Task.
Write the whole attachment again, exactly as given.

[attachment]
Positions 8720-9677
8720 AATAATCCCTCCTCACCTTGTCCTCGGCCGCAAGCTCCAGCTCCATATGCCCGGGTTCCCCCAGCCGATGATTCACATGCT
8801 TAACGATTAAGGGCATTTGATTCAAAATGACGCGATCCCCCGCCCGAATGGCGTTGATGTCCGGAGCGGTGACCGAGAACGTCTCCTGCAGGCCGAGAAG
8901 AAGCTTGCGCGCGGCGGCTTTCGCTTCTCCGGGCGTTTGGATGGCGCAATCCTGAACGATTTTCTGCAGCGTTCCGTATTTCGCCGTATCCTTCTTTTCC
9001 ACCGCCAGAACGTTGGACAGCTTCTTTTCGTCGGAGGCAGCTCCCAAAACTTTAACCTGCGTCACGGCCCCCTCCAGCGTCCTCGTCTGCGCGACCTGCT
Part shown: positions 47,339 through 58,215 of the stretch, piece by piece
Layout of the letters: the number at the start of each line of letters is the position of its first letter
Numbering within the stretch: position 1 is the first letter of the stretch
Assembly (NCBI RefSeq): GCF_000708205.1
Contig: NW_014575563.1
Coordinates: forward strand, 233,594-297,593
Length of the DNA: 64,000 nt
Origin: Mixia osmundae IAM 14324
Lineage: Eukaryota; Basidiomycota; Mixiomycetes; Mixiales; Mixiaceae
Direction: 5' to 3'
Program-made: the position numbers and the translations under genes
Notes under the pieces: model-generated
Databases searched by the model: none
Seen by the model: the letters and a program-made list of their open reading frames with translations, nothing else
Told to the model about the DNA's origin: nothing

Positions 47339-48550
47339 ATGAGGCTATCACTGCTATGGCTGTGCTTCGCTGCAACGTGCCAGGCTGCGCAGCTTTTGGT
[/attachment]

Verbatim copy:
Positions 8720-9677
8720 AATAATCCCTCCTCACCTTGTCCTCGGCCGCAAGCTCCAGCTCCATATGCCCGGGTTCCCCCAGCCGATGATTCACATGCT
8801 TAACGATTAAGGGCATTTGATTCAAAATGACGCGATCCCCCGCCCGAATGGCGTTGATGTCCGGAGCGGTGACCGAGAACGTCTCCTGCAGGCCGAGAAG
8901 AAGCTTGCGCGCGGCGGCTTTCGCTTCTCCGGGCGTTTGGATGGCGCAATCCTGAACGATTTTCTGCAGCGTTCCGTATTTCGCCGTATCCTTCTTTTCC
9001 ACCGCCAGAACGTTGGACAGCTTCTTTTCGTCGGAGGCAGCTCCCAAAACTTTAACCTGCGTCACGGCCCCCTCCAGCGTCCTCGTCTGCGCGACCTGCT
Part shown: positions 47,339 through 58,215 of the stretch, piece by piece
Layout of the letters: the number at the start of each line of letters is the position of its first letter
Numbering within the stretch: position 1 is the first letter of the stretch
Assembly (NCBI RefSeq): GCF_000708205.1
Contig: NW_014575563.1
Coordinates: forward strand, 233,594-297,593
Length of the DNA: 64,000 nt
Origin: Mixia osmundae IAM 14324
Lineage: Eukaryota; Basidiomycota; Mixiomycetes; Mixiales; Mixiaceae
Direction: 5' to 3'
Program-made: the position numbers and the translations under genes
Notes under the pieces: model-generated
Databases searched by the model: none
Seen by the model: the letters and a program-made list of their open reading frames with translations, nothing else
Told to the model about the DNA's origin: nothing

Positions 47339-48550
47339 ATGAGGCTATCACTGCTATGGCTGTGCTTCGCTGCAACGTGCCAGGCTGCGCAGCTTTTGGT